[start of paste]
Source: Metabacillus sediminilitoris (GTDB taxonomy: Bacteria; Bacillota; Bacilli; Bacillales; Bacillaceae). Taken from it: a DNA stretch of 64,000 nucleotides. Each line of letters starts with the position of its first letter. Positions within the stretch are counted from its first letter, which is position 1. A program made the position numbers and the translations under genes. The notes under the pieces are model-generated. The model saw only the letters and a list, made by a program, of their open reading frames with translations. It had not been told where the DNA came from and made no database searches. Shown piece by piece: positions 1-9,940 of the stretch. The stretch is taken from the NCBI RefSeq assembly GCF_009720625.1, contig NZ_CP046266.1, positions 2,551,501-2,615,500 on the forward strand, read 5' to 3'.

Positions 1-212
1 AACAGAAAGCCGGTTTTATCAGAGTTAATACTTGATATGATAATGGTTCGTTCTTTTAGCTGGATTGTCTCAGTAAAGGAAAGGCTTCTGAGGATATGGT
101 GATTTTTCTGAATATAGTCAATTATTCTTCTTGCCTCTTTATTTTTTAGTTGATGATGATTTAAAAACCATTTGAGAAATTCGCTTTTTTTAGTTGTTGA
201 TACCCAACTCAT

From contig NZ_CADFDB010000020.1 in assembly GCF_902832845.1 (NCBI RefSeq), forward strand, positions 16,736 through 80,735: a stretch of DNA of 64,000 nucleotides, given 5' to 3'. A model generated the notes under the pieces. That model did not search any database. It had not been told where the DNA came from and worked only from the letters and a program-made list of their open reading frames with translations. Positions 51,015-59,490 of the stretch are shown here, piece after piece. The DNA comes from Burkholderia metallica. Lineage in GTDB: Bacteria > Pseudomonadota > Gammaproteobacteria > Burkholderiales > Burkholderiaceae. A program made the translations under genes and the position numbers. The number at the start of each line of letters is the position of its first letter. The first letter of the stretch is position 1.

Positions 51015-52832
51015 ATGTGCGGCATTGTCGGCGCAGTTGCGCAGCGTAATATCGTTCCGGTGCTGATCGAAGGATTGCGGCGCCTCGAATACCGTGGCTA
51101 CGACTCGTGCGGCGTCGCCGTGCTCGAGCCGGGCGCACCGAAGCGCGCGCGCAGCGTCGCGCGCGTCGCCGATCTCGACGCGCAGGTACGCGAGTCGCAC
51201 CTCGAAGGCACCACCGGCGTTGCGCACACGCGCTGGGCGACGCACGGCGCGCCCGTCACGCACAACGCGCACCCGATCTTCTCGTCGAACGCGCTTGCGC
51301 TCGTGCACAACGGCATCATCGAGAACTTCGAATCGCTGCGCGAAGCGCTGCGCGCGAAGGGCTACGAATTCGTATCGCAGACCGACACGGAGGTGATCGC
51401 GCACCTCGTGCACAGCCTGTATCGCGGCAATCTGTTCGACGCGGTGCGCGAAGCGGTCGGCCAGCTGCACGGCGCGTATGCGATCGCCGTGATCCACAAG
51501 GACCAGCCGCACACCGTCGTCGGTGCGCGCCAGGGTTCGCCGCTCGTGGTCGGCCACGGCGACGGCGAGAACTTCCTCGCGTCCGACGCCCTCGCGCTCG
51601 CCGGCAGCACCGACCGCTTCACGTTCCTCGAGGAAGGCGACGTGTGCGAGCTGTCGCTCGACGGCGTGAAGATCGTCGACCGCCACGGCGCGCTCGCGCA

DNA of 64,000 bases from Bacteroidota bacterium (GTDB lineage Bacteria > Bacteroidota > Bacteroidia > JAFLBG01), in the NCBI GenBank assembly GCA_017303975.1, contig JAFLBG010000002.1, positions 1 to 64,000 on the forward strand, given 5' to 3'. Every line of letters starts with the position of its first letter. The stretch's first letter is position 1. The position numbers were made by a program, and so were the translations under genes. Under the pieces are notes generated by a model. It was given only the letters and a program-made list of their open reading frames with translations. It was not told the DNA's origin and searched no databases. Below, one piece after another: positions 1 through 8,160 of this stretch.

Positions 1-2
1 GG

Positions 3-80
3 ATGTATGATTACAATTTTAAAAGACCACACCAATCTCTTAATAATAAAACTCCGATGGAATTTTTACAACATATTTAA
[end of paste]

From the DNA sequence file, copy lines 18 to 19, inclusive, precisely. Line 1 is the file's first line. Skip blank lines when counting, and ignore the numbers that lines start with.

Positions 3-80
3 ATGTATGATTACAATTTTAAAAGACCACACCAATCTCTTAATAATAAAACTCCGATGGAATTTTTACAACATATTTAA